September is Great North Run month – the time of year when up to 60 000 people head to Newcastle upon Tyne to run the iconic 13.1-mile route from Newcastle to South Shields.
As we line up with everybody at the start I look around in awe and wonder at my fellow runners. Runners come in an infinite number of sizes and shapes, and everyone is united in one goal – getting to the finish line.
On my mind this year were the many conversations I have – particularly with people who have a difficult relationship with food, weight and shape – around the idea of health. What is health? Where does health dwell? How do we measure health?
These are not questions that have one answer, or that I can answer in a blog, however they are questions we can all get curious about.
What is your definition of health? Is that the definition of health or a definition of health? Where did you learn this from?
I recall from a very early age learning that my health was all about my weight. I was encouraged by the school nurse when I lost weight and frowned upon if I gained weight. That’s not to blame the nurse – she was likely following a prescribed or learned definition of health herself. We all pick up and inherit beliefs from the world around us, often believing that those beliefs are the truth. I innocently believed that being healthy meant I had to be a certain size and shape and follow a particular set of advice about diet.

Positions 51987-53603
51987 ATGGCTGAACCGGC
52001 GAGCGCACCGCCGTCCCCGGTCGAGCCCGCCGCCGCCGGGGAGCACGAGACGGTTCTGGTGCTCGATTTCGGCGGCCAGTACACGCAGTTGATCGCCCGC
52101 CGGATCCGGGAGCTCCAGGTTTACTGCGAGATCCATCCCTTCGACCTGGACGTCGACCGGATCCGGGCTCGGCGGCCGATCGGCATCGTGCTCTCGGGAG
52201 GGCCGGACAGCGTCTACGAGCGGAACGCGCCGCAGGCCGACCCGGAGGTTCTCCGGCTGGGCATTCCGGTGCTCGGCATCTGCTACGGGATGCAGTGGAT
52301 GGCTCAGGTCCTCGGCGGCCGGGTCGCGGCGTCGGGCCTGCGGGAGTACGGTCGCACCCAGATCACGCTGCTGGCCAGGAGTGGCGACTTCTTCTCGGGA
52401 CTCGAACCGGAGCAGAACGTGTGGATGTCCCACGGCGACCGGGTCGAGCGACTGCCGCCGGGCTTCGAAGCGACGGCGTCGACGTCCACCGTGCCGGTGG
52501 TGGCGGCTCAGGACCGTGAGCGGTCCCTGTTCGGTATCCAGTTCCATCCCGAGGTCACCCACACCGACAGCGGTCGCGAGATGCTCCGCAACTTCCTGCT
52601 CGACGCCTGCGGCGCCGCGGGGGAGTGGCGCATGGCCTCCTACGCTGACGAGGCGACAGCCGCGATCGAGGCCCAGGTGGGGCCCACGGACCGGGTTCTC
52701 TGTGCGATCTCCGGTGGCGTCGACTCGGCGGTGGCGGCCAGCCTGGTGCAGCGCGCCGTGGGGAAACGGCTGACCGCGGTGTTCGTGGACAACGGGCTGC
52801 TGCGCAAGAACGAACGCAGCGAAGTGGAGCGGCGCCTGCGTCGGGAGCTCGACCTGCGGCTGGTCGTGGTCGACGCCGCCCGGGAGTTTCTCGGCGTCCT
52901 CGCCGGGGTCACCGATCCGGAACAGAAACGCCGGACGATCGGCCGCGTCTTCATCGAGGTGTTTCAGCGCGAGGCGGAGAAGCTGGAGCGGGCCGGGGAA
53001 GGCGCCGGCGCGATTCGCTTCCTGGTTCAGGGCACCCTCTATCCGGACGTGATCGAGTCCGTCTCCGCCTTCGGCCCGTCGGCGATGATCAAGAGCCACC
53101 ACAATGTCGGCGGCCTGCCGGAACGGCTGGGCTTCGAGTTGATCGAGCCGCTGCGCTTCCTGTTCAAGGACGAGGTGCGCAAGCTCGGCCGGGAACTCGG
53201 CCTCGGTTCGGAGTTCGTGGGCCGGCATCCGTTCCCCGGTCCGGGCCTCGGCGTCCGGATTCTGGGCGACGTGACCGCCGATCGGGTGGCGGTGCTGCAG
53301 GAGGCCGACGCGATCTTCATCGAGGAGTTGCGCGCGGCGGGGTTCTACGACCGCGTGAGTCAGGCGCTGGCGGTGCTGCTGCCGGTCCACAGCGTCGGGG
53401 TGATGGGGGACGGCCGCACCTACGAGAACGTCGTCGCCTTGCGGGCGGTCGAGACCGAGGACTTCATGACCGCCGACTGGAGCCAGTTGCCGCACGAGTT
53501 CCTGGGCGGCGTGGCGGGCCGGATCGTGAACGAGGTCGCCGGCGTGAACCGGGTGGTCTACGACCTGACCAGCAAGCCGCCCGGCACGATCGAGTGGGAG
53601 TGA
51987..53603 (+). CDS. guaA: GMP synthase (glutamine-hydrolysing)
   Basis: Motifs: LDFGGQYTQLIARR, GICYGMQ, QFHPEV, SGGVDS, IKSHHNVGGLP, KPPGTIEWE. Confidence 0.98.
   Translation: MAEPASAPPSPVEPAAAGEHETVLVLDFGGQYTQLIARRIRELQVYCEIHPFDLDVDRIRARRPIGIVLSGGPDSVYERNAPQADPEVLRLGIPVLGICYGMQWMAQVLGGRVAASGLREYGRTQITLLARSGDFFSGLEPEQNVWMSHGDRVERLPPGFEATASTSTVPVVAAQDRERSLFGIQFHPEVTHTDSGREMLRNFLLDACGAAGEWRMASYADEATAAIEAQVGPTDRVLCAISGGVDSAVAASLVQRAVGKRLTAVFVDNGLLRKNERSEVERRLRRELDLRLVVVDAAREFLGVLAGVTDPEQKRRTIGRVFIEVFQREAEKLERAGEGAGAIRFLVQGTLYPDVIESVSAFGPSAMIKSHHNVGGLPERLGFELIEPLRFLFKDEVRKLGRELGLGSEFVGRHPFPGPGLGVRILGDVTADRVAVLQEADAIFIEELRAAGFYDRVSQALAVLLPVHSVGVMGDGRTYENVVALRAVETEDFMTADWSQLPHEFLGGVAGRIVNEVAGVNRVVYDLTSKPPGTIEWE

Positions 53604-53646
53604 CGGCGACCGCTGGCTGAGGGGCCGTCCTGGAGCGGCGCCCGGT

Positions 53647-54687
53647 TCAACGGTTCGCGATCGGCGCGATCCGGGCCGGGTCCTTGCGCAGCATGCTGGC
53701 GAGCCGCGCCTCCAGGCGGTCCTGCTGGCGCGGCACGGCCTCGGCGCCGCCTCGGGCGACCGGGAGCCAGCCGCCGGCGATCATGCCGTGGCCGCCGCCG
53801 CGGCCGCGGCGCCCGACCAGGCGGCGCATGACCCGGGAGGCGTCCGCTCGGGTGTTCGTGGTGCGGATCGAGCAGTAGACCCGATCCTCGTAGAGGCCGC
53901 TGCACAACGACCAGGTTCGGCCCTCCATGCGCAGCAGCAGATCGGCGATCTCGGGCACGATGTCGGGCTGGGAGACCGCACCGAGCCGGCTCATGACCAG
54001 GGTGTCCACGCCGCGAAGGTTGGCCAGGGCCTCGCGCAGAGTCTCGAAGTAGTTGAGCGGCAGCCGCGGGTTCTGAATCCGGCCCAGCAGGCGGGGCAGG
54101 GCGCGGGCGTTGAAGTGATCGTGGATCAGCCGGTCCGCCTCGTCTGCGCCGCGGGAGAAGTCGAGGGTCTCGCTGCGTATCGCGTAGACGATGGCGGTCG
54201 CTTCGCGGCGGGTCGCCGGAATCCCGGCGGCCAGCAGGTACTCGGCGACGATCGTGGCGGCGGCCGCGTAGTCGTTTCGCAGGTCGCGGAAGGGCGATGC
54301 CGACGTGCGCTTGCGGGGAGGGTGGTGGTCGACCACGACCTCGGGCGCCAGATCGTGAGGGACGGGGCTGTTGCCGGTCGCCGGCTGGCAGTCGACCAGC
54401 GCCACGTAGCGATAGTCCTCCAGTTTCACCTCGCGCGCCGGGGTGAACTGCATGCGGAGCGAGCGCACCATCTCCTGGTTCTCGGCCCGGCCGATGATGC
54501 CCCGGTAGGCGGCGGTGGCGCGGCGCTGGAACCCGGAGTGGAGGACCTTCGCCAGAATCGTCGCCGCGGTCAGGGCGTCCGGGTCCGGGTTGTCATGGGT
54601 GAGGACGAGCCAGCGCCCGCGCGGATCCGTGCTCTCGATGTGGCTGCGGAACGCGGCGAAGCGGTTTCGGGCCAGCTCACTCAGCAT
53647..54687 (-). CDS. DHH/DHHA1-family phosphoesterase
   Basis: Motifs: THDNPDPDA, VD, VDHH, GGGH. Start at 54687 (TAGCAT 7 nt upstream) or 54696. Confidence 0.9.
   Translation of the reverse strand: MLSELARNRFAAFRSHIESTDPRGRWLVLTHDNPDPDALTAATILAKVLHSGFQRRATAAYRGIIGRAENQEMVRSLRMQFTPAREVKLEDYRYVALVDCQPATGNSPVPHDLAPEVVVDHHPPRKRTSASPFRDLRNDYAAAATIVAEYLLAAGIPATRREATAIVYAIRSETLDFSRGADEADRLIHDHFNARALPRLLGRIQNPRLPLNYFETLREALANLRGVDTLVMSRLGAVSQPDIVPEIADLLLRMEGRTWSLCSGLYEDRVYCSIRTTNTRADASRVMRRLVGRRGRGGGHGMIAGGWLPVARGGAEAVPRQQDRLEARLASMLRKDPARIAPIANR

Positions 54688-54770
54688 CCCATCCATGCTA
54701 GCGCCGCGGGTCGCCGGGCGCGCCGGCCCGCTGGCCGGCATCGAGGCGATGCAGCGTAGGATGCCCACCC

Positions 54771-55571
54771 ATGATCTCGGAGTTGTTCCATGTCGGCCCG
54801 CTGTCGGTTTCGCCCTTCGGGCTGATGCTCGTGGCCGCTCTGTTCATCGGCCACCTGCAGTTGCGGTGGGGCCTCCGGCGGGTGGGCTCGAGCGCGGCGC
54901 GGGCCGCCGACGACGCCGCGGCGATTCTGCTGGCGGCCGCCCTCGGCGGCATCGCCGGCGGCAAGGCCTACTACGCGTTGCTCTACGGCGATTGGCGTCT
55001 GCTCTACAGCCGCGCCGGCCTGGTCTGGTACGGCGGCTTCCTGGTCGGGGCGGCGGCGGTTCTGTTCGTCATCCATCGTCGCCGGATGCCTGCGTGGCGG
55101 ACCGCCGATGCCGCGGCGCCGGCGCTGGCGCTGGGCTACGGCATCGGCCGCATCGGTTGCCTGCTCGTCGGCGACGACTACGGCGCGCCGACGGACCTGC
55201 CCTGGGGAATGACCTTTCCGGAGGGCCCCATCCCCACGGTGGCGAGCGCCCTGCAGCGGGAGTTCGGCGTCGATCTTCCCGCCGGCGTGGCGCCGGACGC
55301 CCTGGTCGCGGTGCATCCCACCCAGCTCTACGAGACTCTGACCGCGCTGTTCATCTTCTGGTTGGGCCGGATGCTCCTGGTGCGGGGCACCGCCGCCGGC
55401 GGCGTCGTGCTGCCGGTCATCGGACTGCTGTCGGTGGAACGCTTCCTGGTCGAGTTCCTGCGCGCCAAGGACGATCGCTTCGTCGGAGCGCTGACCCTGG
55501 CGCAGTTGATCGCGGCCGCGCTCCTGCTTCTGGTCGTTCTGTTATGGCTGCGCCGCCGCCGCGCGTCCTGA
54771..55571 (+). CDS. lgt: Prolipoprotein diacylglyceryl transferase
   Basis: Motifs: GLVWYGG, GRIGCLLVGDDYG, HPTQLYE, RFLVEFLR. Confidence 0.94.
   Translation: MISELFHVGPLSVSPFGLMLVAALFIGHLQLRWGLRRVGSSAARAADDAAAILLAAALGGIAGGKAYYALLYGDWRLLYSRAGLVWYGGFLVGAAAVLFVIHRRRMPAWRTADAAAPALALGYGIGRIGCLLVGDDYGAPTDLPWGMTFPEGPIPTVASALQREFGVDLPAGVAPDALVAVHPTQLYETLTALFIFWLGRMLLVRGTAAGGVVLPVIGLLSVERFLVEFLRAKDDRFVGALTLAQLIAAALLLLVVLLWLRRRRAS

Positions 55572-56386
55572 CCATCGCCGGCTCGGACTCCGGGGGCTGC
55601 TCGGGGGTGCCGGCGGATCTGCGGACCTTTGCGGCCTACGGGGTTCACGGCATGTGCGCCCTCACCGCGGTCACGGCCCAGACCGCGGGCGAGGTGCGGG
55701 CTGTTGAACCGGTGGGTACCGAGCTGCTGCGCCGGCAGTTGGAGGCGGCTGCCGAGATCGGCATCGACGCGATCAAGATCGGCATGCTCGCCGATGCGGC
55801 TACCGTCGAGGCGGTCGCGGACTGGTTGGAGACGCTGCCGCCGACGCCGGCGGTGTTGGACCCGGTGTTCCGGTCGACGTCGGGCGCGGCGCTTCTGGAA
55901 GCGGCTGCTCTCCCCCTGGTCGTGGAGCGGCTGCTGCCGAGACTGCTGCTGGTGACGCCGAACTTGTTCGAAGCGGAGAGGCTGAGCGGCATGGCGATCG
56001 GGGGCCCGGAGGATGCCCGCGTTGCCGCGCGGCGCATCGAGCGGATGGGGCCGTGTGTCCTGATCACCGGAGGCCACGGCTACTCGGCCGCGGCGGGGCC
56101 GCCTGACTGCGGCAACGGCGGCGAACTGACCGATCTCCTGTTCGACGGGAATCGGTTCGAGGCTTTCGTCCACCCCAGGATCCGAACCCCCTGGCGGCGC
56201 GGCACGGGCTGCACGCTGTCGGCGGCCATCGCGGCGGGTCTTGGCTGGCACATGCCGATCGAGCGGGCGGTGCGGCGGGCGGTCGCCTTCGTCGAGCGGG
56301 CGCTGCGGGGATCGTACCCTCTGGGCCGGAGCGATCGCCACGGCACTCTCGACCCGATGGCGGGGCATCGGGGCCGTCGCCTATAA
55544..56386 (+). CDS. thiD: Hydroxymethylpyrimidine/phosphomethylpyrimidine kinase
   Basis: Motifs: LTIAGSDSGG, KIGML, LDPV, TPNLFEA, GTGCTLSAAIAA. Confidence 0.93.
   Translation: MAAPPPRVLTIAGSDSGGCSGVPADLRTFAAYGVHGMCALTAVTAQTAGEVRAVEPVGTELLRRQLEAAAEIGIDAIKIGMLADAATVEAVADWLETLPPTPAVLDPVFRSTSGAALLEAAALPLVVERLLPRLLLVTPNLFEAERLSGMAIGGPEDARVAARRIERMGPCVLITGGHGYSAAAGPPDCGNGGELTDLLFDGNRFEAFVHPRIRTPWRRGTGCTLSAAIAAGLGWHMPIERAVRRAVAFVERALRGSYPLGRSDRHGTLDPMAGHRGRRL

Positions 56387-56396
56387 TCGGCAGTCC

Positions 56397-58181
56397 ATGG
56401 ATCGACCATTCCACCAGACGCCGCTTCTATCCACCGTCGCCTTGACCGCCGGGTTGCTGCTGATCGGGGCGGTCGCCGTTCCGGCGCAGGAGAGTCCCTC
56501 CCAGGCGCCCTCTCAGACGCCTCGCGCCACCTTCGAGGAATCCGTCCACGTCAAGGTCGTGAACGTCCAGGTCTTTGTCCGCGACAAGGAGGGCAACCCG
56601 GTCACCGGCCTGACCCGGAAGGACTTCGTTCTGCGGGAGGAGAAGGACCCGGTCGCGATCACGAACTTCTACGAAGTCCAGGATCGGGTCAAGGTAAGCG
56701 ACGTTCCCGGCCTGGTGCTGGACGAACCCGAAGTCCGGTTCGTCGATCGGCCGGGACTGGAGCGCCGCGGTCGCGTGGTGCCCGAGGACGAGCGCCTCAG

On Sunday as I ran the race I was surrounded by thousands of incredible people; some running for a challenge, some running to raise money, some running to win, or achieve their fastest time. Some, including myself, will have doubted their ability to finish at times, or their decision to enter in the first place! Some will have felt confident and strong. We all had a unique story, and we all had a unique body.
Some of the bodies on the course that day did not appear to fit the classic medical idea of what health is. Some were lean, some less so, some were tall, some shorter, some athletic-looking and some not so classically athletic; and still, each and every body was a body that was covering a considerable distance to complete a common race with a unique experience. And complete it we did!
I don’t know whether those people crossing the finishing line felt healthy, believed they had health or trusted their bodies, but what I see more and more is that our health doesn’t necessarily dwell in our body. It dwells in the relationship we have with our body. If our relationship with our body is healthy, we are so much more likely to have a different, more united experience. We can listen and respond to what our body wants and needs – we experience tiredness and rest; we feel hunger and eat, or fullness and stop. We love and trust our body enough to work as a deeply connected team with one goal – to be as loving and collaborative as we can.
And of course, even in the healthiest of relationships, we sometimes argue, disagree and stop listening. However, the love within the relationship means we come together, work it out and continue on our path with love and unity.
I hope we all become more curious about health, what it is, where is lies and how we nurture it.
With September love. Sarah